A Protocol for Argument Work in Read Aloud

Students debatingIn Mary Ehrenworth’s keynote address at the Reading Institute, she suggested working on argument during read aloud. below you will find a protocol that she presented in how to engage students in this work during reading.

  1. Text Selection

    Choose a text that will be accessible and engaging and that merits rereading either because it is delightfully entertaining, or provocative, or both. Look for complexity rather than difficulty (so, the characters and/or setting are complex, or the themes and issues it illuminates are complicated). Look for texts that include images when possible, to engage more readers and introduce a different kind of complexity.

  2. Set Up the Initial Argument

    The teacher sets up the argument and the positions. Kids need to be in partnerships – and these partnerships will actually function as opponents. You’ll give Partner A and Partner Beach different positions to defend. (There is something about saying ‘defend your position’ that seems to strike a chord with kids).

  3. Read Aloud and Collecting Evidence

    You read aloud, giving kids time to collect evidence – older kids will jot as you read, younger ones may simply use their fingers to keep track of how much evidence they’ve got so far. You don’t have to read the whole story – in fact, it’s often helpful to stop after just a little bit, and say, “you should have something by now!”

  4. Defending Positions/Making Their Arguments : Flash-debating

    Set Partner A up to defend his or her position first. “Partner A, are you ready to defend your position…” - then restate that position to help them remember it exactly. You might prompt, “think to yourself…what evidence will you give first…what second…” Let Partners A know they will only have one (or two once they’re good at this) minutes to argue – that way, they have to think which evidence they want to include – they have to not only sort it but rank it. You might say, “put a star next to any evidence you definitely want to get to.”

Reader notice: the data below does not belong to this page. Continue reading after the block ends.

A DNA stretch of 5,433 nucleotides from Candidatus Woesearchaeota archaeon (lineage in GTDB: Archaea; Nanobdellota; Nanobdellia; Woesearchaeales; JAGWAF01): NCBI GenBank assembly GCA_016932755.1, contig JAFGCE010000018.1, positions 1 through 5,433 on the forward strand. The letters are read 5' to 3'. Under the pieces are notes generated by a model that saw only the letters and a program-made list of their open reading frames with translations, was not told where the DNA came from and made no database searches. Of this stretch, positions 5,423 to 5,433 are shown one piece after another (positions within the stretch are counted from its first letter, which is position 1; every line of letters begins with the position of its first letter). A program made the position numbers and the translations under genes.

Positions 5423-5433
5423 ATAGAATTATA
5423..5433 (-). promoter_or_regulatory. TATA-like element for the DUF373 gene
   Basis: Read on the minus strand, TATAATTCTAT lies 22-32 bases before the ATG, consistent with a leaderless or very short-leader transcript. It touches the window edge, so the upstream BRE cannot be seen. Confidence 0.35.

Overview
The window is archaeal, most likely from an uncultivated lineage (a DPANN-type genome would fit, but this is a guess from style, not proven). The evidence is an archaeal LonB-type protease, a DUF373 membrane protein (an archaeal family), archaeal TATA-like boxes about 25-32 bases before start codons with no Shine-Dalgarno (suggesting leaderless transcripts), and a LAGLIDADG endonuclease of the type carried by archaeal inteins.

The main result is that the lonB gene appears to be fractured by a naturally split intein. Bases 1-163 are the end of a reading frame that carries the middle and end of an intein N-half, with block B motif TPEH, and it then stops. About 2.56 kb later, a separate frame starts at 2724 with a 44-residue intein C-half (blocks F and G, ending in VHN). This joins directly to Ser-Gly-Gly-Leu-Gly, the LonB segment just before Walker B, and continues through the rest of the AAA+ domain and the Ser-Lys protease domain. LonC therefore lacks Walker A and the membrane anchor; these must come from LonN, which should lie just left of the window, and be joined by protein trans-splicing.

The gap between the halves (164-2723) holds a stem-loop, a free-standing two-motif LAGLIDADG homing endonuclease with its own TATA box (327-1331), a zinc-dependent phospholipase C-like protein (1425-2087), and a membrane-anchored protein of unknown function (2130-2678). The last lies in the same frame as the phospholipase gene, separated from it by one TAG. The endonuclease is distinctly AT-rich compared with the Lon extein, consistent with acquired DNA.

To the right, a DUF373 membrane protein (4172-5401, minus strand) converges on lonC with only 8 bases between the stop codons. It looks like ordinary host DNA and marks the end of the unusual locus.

5. Giving predictable feedback to hone their logic and raise the level of their discourse

    You can give feed feedback either in between Partner A and Partner B, or after they both go, or both. Give just one tip each time, so they can put it into play immediately – the tips are most useful when they will get repeated, immediate opportunities for practice. Then when they do the next round of argument, you can give more feedback, in the form of a tip.

    Predictable feedback includes:

    • expecting to have to actively and imaginatively seek evidence (the story isn’t going to say…and so this proves that…)

    • ranking evidence so you get to your most important either first or last

    • stating your position with a big, bold claim

    • using transitions to make your points more powerful (most importantly…surprisingly…and another thing…)

    • framing evidence by retelling the part of the story it’s from, and then explaining it

    • sorting out the logic of claim/reasons/evidence

    • noting and responding to opponent’s points and perspective

    • arguing to come to new thinking, not arguing to prove a point

  6. Layer toward complexity

    Begin with accessible arguments, such as is a character weak or strong, was a decision made by the character good or bad, is this place a good or bad place or time to live, etc. It can be helpful to move from character or setting to lesson or theme to author’s craft. The positions often begin as binary opposites, and are pretty simplified (she’s a good sister/bad sister). Then you can move towards ones that are more nuanced and not necessarily oppositional (the most important theme is that in tough times and places, all you need is love, versus the most important theme is that in tough times and places, all you need is hope).

  7. Integrate skills across reading, talking, and writing

    Consider opportunities for kids to extend and integrate skills, such as by: flash-drafting their arguments; coming up with their own debatable ideas for their partnerships and book clubs; filming their flash-debates so they can self-assess; repeating the work with non-fiction texts and topics. Also, practice off of read aloud texts, partner and book club texts, digital texts.